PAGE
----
Postcard from Puri

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low built, mud house with a straw roof, palm trees and a young boy looking at the camera

The home of Maashri

Today we travelled the 80km from Orissa's state capital Bhubaneshwara to the coastal town of Puri, a major centre for Hindu pilgrimage and the home of one of the most distinctive Hindu Gods, Lord Jaganatha; a manifestation of Krishna.

Along the way we stopped at several rural villages, many known to me through the work of a friend Stephen Huyler, a cultural anthropologist who has worked in Orissa with Babu Mohapatra for over 30 years. It was a privilege to see the work of the potters who effortlessly create beautiful water pots and vessels for the Jaganatha temple in Puri. Having dabbled in potting myself I know just how difficult it is to create the pieces that they shape in a matter of seconds.

We then moved on through several villages to the home of Maashri (pronounced Mousey), a 76 year-old woman who is a renowned alpana (floor painting) and wall painter. We were a little too earlier to see her work, as each home in the village had just been freshly covered in a mud/dung mixture ready for the painting that will take place in 10 days time to celebrate the end of an important month of fasting for women. While we didn't get to see Maashri's wall paintings she created a beautiful little Ganesha (the Hindu Elephant God, who is the Lord of New Beginnings), using a rice flour that she trickled into fine lines through her fingers. This practice of wall painting is slowly changing as many homes in the village are now pukka (cement) rather than the traditional chakka (mud/dung), which women are reluctant to decorate as the walls are not able to be renewed with mud/dung plaster once the painting needs renewing. We sat and drank tea and the family asked me many questions about my life, they were particularly interested in my decision to have a career rather than a family. They were also distinctly unimpressed with my style choices as one of Maashri's grand-daughters quickly ran for nail polish and bindis (a small dot that is placed between the eyebrows) to beautify me!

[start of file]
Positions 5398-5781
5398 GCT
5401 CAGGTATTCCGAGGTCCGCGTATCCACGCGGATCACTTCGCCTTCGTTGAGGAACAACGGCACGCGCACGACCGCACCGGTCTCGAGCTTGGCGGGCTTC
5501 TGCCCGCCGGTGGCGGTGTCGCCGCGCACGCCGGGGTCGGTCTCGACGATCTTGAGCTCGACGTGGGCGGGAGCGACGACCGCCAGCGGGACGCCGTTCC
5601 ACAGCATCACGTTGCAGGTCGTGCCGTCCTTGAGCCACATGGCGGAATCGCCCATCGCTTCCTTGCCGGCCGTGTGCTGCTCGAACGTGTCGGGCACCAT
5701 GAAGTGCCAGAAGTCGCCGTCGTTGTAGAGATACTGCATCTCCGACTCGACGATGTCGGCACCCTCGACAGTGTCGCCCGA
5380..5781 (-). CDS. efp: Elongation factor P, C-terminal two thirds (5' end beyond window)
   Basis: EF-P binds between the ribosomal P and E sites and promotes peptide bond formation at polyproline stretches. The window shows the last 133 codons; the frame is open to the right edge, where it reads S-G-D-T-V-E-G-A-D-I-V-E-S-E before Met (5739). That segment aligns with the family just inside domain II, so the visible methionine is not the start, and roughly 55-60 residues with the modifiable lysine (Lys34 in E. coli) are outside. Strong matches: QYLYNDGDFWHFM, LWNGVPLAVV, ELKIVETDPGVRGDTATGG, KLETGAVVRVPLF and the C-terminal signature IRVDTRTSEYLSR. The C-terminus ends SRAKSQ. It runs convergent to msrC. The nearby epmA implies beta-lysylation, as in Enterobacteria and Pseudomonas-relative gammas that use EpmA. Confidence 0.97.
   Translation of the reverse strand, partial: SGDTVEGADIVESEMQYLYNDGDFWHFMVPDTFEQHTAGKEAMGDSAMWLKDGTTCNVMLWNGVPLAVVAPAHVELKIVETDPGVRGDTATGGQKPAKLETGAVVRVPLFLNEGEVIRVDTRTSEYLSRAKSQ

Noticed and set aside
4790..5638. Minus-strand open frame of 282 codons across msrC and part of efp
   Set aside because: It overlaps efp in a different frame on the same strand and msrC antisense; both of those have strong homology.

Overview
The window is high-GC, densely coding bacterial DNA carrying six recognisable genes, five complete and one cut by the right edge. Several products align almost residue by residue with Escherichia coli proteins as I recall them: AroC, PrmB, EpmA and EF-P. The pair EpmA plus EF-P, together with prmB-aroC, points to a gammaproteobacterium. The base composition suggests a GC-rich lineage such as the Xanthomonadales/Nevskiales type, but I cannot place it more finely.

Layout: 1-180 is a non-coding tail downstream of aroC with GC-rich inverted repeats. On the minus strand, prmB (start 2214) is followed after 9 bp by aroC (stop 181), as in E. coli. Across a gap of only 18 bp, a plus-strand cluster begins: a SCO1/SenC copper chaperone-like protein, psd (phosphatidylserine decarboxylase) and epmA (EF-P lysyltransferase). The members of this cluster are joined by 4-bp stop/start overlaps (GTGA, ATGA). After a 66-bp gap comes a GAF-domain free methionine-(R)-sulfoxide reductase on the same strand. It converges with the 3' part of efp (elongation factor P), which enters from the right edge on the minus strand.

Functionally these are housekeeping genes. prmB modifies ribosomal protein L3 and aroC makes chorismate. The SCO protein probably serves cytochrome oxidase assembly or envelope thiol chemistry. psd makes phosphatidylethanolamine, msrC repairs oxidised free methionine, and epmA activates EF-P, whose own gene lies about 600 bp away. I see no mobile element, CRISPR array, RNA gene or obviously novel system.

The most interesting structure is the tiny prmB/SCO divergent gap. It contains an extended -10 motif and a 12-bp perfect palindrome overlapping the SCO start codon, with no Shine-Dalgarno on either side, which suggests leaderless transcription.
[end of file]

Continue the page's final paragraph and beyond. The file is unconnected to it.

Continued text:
Reluctantly, we moved on to our final stop, which included several stone carving workshops. Here I made my first purchase for the Weston Discovery Centre. I was particularly taken by the work of one workshop, which used the local sandstone used in the creation of the magnificent sun temple at Konarak (more on that later in the week). I picked out a beautiful piece depicting Lord Krishna with the gopis (female cow herders), which is a very popular Hindu story. The work and detail on the piece is exquisite and we discovered that many of the pieces currently in production would be going to temples in the area. I've included a picture of the stone carving workshop, which is a chakka building. 

Tomorrow I will be visiting the bazaars around the great Jaganatha temple, but tonight I will be relaxing by walking along the wide sandy beach, sorry to rub it in as I know it is snowing and bitterly cold in the UK.